Response to Gould’s story was even chillier than Gould’s regard for Bradshaw and her buddies. The typically staid Times comments section roiled with readers who were practically apoplectic in their loathing for Gould. “This article was nothing more than the ramblings of a moronic juvenile who calls herself a writer,” wrote Joseph from Manhattan, while a woman named Beatrice complained about the “total narcissism, self-involvement, and ego-mania” she believed the article revealed. And a woman claiming to be Gould’s age wrote, “Please stop embarrassing our generation with mindless prattle.”

In the days surrounding the publication of the piece, Gould’s “SATC” critique turned increasingly self-referential. Her history of ragging on “Scary Sadshaw” was quickly becoming ironic. Gould hated Carrie and her ilk for being shallow, self-absorbed, exhibitionistic, moony over men; now readers hated Gould for all the same reasons!

What provokes such fury, over Carrie Bradshaw, and — for a flash — over Gould (barring a book deal and TV show that will turn her meanderings into cultural furniture) is that in a media landscape in which there are a severely limited number of spaces for women’s writing voices, the ones that get tapped become necessarily, and deeply inaccurately, emblematic — of their gender, their generation, their profession. More annoying — and twisted — is that those meager spots for women are consistently filled by those willing to expose themselves, visually and emotionally. And not accidentally, by those willing to expose themselves in a way that is comfortable, and often alluring, to many of the men who control the media, and to many of the women who consume it. There is a storied history of bright women writers (many of whom are mentioned in a New York Observer article this week), from generational confessionalists like Joyce Maynard and Elizabeth Wurtzel to cultural critics like Katie Roiphe to novelists like Lucinda Rosenfeld and Marisha Pessl, who have been raised up as media darlings, photographed in appealing poses or in titillating features, and then ripped apart by critics (including, on more than one occasion, me).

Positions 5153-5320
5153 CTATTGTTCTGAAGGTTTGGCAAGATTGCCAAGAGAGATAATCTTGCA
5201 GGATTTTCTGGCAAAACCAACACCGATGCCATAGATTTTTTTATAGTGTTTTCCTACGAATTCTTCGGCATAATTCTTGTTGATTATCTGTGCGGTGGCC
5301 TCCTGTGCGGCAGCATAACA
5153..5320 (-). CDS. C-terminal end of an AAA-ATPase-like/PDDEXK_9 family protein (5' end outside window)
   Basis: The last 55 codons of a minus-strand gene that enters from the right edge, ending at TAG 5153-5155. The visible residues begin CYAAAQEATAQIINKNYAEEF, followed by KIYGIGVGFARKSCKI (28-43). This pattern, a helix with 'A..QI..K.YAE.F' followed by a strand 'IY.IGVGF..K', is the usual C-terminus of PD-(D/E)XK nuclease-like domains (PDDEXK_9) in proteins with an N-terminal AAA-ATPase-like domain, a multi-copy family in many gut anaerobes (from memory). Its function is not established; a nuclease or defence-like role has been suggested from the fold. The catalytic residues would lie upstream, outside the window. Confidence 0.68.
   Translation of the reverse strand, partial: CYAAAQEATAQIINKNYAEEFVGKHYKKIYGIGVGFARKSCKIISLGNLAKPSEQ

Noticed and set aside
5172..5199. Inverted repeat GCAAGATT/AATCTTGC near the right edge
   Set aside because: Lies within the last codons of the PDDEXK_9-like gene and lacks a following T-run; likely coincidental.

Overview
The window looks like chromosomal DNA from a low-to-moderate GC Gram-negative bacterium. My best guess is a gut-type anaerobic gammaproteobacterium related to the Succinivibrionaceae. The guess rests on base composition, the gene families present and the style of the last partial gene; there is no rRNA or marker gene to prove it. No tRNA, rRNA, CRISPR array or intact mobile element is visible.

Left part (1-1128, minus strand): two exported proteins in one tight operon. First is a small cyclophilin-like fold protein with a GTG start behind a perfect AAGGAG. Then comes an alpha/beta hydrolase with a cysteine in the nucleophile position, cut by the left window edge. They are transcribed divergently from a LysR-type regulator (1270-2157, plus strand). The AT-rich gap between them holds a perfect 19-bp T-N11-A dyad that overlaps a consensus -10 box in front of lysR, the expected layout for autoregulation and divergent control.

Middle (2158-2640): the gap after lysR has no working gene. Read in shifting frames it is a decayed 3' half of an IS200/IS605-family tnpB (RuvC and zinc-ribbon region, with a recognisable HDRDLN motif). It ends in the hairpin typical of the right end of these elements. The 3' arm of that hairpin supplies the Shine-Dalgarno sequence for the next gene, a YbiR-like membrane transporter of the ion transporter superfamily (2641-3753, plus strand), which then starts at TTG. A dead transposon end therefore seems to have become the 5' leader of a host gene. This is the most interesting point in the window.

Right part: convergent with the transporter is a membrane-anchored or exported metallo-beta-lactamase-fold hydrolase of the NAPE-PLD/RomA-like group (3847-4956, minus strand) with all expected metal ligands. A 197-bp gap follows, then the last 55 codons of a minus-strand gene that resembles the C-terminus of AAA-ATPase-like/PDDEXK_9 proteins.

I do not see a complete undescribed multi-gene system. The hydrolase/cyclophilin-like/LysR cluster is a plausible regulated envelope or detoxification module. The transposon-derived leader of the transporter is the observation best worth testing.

When we are fed — and gobble up — stories by or about single urban working women, those exotic and potentially threatening creatures presented to us are often doing things like confessing their self-doubt, discussing their sex lives, lying on rumpled sheets looking pretty.